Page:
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The first constitutionalism was a gender exclusionary constitutionalism, which simply took a foundational gendered political order for granted, drawing from Enlightenment theories prevalent at the time. This chapter explains how the marital contract and the separate spheres tradition excluded women from the realm of equal citizenship rights despite constitutional appeals to the notion of equality. It shows how women were active in revolutionary moments and also seized to intervene in constitution-making from the very start and to advance various causes (e.g., temperance, female suffrage, abolitionism). The chapter then proceeds to show how women eventually conquered voting rights and the recognition of constitutional sex equality, along with provisions protecting motherhood and the family, first during interwar constitutionalism and then in post–World War II constitutionalism, and shows how none of this was sufficient to tackle the legacy of the separate spheres tradition, especially given the cultural hegemony of the breadwinner family model in the postwar years.
From his earliest publications in the 1730s, Johnson expressed unwavering abhorrence of slavery as well as antagonism to the racial division of humankind. Even with the rise of abolitionist writing in the 1760s, however, Johnson’s public statements on these issues are scattered through several works or recorded by Boswell in the Life of Johnson, who himself opposed the abolition of the slave trade. We can explain Johnson’s failure to intervene more fully and publicly in the debate over slavery by considering that he feared connections between abolitionism and extensions of “human rights” to a broader platform of political reform. His longest statement on the status of slaves in Britain in Boswell’s Life is carefully worded and legally narrow compared with the more sweeping condemnations of slavery in contemporary abolitionist publications. On the issue of “race,” however, Johnson remained committed to the idea of the common and equal humanity of all people.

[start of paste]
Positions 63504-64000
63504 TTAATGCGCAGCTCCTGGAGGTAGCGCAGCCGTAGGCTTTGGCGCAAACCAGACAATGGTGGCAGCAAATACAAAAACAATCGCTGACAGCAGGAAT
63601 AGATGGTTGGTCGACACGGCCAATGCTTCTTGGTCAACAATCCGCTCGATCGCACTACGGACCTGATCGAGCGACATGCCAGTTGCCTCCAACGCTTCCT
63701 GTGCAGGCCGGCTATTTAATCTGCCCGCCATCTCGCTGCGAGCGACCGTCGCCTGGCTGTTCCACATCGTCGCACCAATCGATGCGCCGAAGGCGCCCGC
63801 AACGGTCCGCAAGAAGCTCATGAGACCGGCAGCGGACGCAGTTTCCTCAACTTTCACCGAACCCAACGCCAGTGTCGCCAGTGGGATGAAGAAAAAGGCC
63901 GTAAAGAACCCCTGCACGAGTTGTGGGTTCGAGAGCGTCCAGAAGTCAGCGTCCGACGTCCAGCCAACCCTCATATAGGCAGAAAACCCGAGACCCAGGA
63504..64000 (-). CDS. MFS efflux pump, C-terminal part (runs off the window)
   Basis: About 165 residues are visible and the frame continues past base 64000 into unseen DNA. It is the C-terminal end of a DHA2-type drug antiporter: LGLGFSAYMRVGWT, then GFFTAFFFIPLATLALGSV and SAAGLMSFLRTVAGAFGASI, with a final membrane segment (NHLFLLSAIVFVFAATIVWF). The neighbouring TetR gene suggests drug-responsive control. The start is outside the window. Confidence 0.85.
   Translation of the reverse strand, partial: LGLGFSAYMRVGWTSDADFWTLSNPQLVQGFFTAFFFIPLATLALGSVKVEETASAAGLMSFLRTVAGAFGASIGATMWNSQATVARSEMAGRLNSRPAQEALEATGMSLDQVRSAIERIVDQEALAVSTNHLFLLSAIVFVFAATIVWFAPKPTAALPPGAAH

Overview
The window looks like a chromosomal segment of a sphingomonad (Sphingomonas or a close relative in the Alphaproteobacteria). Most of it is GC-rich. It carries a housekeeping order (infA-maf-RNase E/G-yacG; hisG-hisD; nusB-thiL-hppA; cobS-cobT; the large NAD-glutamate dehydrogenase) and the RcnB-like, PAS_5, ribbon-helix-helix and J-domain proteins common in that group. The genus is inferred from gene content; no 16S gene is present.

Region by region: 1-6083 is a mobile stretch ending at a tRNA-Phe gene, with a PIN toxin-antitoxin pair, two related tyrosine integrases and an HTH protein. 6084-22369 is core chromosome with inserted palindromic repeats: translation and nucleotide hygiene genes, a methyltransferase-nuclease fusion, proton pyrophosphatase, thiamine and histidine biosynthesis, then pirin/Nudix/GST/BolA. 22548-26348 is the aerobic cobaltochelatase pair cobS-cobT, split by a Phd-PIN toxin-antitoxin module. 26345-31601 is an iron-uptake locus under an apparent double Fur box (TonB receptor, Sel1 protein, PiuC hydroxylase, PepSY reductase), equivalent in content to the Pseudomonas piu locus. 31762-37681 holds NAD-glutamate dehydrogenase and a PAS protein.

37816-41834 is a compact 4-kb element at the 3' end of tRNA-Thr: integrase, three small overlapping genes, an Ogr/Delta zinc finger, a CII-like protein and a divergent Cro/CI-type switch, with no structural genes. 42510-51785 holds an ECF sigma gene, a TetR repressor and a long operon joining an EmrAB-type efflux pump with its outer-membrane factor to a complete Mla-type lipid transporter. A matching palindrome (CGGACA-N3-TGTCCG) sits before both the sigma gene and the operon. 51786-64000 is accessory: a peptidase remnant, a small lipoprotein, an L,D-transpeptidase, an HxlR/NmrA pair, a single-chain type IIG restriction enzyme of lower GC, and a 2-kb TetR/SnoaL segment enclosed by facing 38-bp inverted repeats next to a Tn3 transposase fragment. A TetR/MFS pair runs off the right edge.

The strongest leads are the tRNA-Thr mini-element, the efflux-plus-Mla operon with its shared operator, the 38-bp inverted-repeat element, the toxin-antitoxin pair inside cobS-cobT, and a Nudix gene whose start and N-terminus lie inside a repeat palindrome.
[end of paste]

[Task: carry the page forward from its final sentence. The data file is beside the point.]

This essay recovers how David Walker’s Appeal to the Coloured Citizens of the World (1829–30) likely played a significant role in Frederick Douglass’s frustrated introduction to literacy in Baltimore. By recognizing this important but overlooked intersection of two generations of Black antislavery activists at a turning point in the movement, the essay complicates our thinking about both the effects of Walker’s fiery Appeal and Douglass’s relationship to violent self-defense and resistance. More broadly, it examines the frequent linkage of print to violence and the politicization of print as a powerful and contested form of activism in the histories of US antislavery and antiracism.